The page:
Breeding & husbandry
Mouse breeding & husbandry
At Ozgene, we believe in providing our customers with full-circle service. We offer convenient breeding options for your newly generated knockout, knock-in, humanized or targeted transgenic mouse model, or can take over your existing mouse colonies to manage and breed them for you in Australia or the USA. Our breeding services are customised to your needs and include:
Cre knock-in mice are bred to your gene-targeted mice. The Cre gene is expressed early in embryonic development, resulting in the removal or inversion of floxed sequences. We can also breed your mice to remove the Cre gene. Your gene-targeted mice that carry the Cre gene will be mated with wild-type mice of the appropriate genetic background. Gene-targeted offspring lacking the Cre gene will be determined by qPCR.
Tissue-specific Cre strains can remove or invert floxed sequences in a specific tissue or cell type, at a defined developmental stage, or in an inducible manner. Many tissue-specific Cre strains have been published and are available from various sources. These can be imported on your behalf for mating to your gene-targeted mice. Gene-targeted offspring carrying the tissue-specific Cre gene will be determined by qPCR.
We can establish and maintain a colony at a predetermined size, age and gender, made available for regular shipments from Australia or the USA. The production colony can be designed to specifically suit your requirements for one or more colonies.
Cryopreservation services enable you to quickly introduce a new strain into your facility without lengthy and expensive quarantine time. Embryo and sperm cryopreservation are also good long-term storage options when you are not actively using a model, ensuring your valuable strains are protected from unfortunate events, including facility failures and outbreaks.
Ozgene’s approach to animal welfare
Animal research is necessary from an ethical and scientific perspective. At Ozgene, we adhere to rigorous animal welfare standards, with all work conducted in mouse breeding and investigations governed by international, national and local legislative requirements. Our vivariums are Specific Pathogen Free (SPF) and comply with major national and international research institutes, operating in accordance with the following:
- Office of Laboratory Animal Welfare (OLAW)
- Department of Agriculture (DAWE)
- Office of the Gene Technology Regulator (OGTR)
- Department of Primary Industries and Regional Development (DPIRD)
- Our US facility is currently applying for the American Association for Accreditation of Laboratory Animal Care certification (AAALAC).
Ozgene’s Lean/continuous improvement philosophy promotes our constant commitment to upholding the highest ethical standards for the health and care of laboratory mice. All activities associated with the use and care of mice are regularly reviewed by our animal ethics committees. These committees are made up of internal staff, external peers and laypeople, who are able to provide invaluable insight into laboratory animal health and welfare, breeding performance and research. All animal projects pursued use well-established and commonly-used welfare methods to ensure high quality results.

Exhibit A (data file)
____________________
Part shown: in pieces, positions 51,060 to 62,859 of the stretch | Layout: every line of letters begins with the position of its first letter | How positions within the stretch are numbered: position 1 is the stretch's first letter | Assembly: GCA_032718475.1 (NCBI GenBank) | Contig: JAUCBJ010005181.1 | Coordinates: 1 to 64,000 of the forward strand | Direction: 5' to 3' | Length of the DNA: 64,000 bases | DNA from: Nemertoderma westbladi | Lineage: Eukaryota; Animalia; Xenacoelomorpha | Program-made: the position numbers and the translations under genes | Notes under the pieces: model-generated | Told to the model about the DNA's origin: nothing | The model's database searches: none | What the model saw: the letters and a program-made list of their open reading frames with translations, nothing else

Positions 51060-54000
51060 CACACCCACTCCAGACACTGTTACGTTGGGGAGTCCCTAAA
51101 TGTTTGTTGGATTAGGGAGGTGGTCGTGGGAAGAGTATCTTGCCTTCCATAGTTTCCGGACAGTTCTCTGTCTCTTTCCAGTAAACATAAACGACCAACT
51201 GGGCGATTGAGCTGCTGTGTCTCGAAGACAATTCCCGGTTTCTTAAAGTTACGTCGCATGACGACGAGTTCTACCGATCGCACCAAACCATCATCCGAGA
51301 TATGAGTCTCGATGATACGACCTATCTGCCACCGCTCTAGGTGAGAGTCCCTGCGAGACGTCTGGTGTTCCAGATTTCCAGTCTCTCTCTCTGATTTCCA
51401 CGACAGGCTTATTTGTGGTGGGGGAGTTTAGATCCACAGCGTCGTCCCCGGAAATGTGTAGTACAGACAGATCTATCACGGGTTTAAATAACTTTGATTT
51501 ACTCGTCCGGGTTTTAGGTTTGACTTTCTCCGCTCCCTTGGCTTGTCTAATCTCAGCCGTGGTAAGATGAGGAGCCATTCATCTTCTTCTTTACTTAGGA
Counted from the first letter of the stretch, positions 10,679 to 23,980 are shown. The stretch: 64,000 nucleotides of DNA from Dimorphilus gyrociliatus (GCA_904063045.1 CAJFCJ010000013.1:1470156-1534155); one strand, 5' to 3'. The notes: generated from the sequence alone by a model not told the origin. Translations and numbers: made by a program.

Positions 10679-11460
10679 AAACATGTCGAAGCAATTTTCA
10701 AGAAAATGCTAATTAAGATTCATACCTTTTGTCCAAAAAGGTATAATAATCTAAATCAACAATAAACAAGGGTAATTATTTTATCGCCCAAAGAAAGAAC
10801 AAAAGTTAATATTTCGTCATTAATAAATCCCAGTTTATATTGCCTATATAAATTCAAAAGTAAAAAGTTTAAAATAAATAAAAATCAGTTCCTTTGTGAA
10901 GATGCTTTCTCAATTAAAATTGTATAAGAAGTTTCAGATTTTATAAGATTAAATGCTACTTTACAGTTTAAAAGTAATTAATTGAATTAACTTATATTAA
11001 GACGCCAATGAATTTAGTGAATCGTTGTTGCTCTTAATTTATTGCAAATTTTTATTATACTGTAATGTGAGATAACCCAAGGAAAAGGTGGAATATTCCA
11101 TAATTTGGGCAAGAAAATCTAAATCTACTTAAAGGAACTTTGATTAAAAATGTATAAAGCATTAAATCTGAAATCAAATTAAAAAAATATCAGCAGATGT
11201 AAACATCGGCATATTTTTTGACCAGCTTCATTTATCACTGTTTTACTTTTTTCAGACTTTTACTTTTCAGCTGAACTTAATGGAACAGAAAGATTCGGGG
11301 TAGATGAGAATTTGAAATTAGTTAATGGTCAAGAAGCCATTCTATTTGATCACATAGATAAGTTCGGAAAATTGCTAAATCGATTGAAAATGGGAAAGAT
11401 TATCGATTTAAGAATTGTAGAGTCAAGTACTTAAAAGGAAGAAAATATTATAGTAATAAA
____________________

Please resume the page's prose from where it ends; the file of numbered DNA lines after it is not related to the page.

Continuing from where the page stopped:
Ozgene strives to produce the minimum number of animals necessary. Each Ozgene facility regularly reviews the internationally recognised 3Rs for animal-based research:
- Reduce – producing and using the minimum number of animals necessary.
- Refine – minimising distress or discomfort during the live cycle of the mice.
- Replace – replacing animal studies with non-animal systems.
Ozgene’s proprietary goGermline™ technology has a significant impact on industry 3Rs goals and performance outcomes, with the guarantee that only ES cell-derived animals are produced at chimera breeding. This results in benefits to germline efficiency, project timelines and animal welfare. In 2017, the International Society for Transgenic Technologies (ISTT) selected goGermline as the winner of the ISTT 3Rs prize due to ‘the significant impact that the widespread application and use of this transgenic technology provides.’
Employees from within the animal facility, as well as researchers working with laboratory animals, undertake numerous hours of training to ensure that all mouse studies are conducted according to best practice scientific standards. The nature and scope of training are based on national and international requirements. Staff regularly participate in in-house and external continuing education programs. Such programs include accredited courses offered by the American Association for Laboratory Animal Science (AALAS) and the Australian and New Zealand Council for the Care of Animals in Research and Teaching (ANZCCART). Topics of training include, for example, handling pregnant females, breeding mice and offspring health, and mutant strain breeding performance.
Get in touch
We offer personalised services for your research needs
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